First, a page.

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seem to appear at spots where there are no windows, and others seem to move where there is no possibility of someone carrying them.” “Really?” Hally bent toward him, her eyes wide. “How do you account for that?” “The magic of the season,” he suggested, his eyes alight. “Miracles happening. Being overcome with wonder.” She could tell that once again he was teasing her. “They don’t move at all,” she scoffed, leaning back, but only to find that his arm had dropped closer about her shoulders. “Oh, they do,” he assured her. “I imagine your brother Ralph could figure out a way to make lights move where they shouldn’t.” “Ralph? Well, I daresay I could do so myself.” Hally considered the possibilities. “First I would go up to the attics and lower a lantern on a rope. Then I would swing it back and forth. From a distance it would ap- pear to be moving.” From the other seat Mary Rose’s muffled voice asked, “Is that how it was done, my lord?” “Perhaps. No, no, I am not going to tell you all my secrets, Hally. I want you to consider other possibilities.” Hally grumbled that she would certainly do so, that no Somerset mystery could stump her for long, and that she thought the Hall looked very beautiful. John seconded her opinion, saying, “It’s a wonderful idea, Marchwood. Somehow it makes one remember the true spirit of the holiday.” “It does, doesn’t it?” Mary Rose said through the scarf wrapped tightly about her neck and chin. “Like the night sky and the star of Bethlehem over the stable. Like a Christmas spectacle.” Under the cover of Mary Rose chatting away to John about Christmases celebrated at Chalford, Marchwood tightened his arm around Hally’s shoulder and mur- mured, “Are you cold? This icy air is going to get on your neck. I could hold you a little closer, if it wouldn’t discompose you.” Here was a challenge if ever she’d been offered one, Hally thought. And as with her skating challenge to him, she must try not to underestimate the viscount. The problem was that she liked his arms around her. She felt very comfortable that way, and rather daring.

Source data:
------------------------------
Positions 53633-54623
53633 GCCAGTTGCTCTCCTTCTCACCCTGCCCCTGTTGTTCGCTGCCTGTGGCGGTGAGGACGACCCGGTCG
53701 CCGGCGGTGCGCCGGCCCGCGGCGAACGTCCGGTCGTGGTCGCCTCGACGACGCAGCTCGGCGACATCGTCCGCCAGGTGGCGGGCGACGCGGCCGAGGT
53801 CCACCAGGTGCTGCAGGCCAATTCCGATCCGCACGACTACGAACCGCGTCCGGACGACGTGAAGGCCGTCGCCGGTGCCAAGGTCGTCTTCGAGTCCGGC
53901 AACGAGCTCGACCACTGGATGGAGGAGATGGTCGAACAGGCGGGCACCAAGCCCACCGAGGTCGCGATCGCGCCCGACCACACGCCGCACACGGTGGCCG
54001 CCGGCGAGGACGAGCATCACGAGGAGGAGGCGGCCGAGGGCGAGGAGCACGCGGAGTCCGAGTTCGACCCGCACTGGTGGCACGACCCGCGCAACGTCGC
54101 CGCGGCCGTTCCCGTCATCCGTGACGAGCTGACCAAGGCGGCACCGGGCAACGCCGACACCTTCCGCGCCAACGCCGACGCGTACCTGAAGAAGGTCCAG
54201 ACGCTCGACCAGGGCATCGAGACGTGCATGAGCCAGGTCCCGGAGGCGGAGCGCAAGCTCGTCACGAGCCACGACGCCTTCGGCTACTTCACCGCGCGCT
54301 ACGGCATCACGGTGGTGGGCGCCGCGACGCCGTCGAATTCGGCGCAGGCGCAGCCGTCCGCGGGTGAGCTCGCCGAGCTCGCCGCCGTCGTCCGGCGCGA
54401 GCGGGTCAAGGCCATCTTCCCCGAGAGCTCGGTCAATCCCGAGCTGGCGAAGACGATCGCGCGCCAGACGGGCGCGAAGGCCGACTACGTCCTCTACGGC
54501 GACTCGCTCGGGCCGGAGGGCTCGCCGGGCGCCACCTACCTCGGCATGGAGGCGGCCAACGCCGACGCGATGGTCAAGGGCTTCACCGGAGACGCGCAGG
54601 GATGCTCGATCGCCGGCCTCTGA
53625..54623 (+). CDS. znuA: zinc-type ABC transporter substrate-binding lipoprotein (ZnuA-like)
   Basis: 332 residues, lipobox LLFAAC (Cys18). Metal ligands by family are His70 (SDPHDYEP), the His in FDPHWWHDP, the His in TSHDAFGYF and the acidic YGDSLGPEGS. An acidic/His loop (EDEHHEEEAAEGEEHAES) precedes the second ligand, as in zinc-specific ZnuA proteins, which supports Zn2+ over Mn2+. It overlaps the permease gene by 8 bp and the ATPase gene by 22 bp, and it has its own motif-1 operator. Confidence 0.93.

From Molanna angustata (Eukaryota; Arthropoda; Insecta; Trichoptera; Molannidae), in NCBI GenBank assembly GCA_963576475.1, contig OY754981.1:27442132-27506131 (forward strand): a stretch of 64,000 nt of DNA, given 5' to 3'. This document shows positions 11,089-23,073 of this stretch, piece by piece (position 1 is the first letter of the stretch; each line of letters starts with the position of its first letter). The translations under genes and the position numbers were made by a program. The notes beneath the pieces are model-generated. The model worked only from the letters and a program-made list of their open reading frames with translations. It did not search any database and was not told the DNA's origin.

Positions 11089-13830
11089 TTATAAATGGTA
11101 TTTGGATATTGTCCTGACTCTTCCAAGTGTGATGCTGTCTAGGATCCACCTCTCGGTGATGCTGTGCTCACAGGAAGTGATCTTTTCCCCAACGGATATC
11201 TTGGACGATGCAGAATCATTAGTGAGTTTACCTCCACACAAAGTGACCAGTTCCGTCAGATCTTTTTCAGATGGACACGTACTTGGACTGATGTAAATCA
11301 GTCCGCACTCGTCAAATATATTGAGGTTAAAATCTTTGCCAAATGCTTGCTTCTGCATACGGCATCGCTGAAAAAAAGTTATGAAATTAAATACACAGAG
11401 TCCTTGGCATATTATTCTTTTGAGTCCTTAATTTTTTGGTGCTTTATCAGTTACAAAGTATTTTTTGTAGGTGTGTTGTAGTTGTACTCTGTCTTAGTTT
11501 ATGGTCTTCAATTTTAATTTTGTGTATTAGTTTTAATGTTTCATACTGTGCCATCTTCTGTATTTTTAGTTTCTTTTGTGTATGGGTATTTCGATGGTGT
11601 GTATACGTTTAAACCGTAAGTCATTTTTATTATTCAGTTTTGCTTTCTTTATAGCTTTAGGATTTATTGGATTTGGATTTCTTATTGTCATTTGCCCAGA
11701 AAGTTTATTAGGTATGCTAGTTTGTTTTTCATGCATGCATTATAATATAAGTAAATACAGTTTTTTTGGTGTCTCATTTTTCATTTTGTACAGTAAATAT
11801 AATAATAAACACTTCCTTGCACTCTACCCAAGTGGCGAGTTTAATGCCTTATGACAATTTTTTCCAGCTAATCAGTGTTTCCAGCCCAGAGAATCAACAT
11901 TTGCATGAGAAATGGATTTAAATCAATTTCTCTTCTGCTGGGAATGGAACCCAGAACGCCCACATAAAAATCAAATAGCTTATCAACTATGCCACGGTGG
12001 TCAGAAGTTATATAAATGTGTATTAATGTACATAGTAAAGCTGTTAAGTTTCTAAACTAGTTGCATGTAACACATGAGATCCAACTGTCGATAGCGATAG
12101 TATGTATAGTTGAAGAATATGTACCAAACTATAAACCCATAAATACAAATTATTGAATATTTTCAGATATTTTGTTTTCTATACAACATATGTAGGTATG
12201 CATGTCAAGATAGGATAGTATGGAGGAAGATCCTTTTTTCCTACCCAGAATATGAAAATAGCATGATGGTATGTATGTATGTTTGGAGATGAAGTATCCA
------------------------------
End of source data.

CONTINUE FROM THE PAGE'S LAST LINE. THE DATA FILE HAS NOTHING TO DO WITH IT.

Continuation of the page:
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When she said nothing, he drew her closer to him, so that her head rested against his shoulder and she could feel the warmth of his breath when he spoke. “Sometimes it’s hard to think of making a major change in your life,” he said. “More often than not you’ve got things set up just the way you like them. And yet, life moves on and things never stay the same, Hally. Your brothers will get married and your sister will grow up. Even, sadly, your father one day will be gone. You need to think about the future and what you really want to have for the next twenty years.” “My brothers and sister are still young,” Hally mur- mured against a flapping cape of his greatcoat. “Brigid is only eight. I’ve been like a mother to her.” “Brigid has Miss Viggan.” “It’s not the same!” “I know. Truly I do. But even she will one day be a young woman. You wouldn’t want to keep her here any more than she would want to keep you.” “I’m the only one who lets her have the freedom she needs. Everyone else is so intent on making her into a proper young lady. Brigid has spirit. I couldn’t bear to see it broken.” “It was never broken in you. I see no reason why it should be in Brigid.” Hally sighed. “I was only twelve when my mother died.” “A terribly difficult time for you.” “Oh, what do you know?” Hally twisted restlessly against his shoulder. “I don’t know why I’m telling you any of this. It’s no concern of yours.” “But it is. I want to know everything there is to know about you, Hally. Because I think you’re a very special person.” He ran a finger along her cheek, tracing its shape down to her chin. Hally swallowed nervously. Even in the dim light she could see a question in his eyes. He was going to kiss her, right there in the sleigh, with John and Mary Rose laughing merrily on the seat in front of them. Unless she stopped him. Unless she turned her head aside or held up a restraining hand. She did neither of those things. His lips were cold from the night air, and yet they seemed warm, too. A shiver ran through her and he held her more tightly against him. And then, all too soon, he drew back slightly, studying her. “Perhaps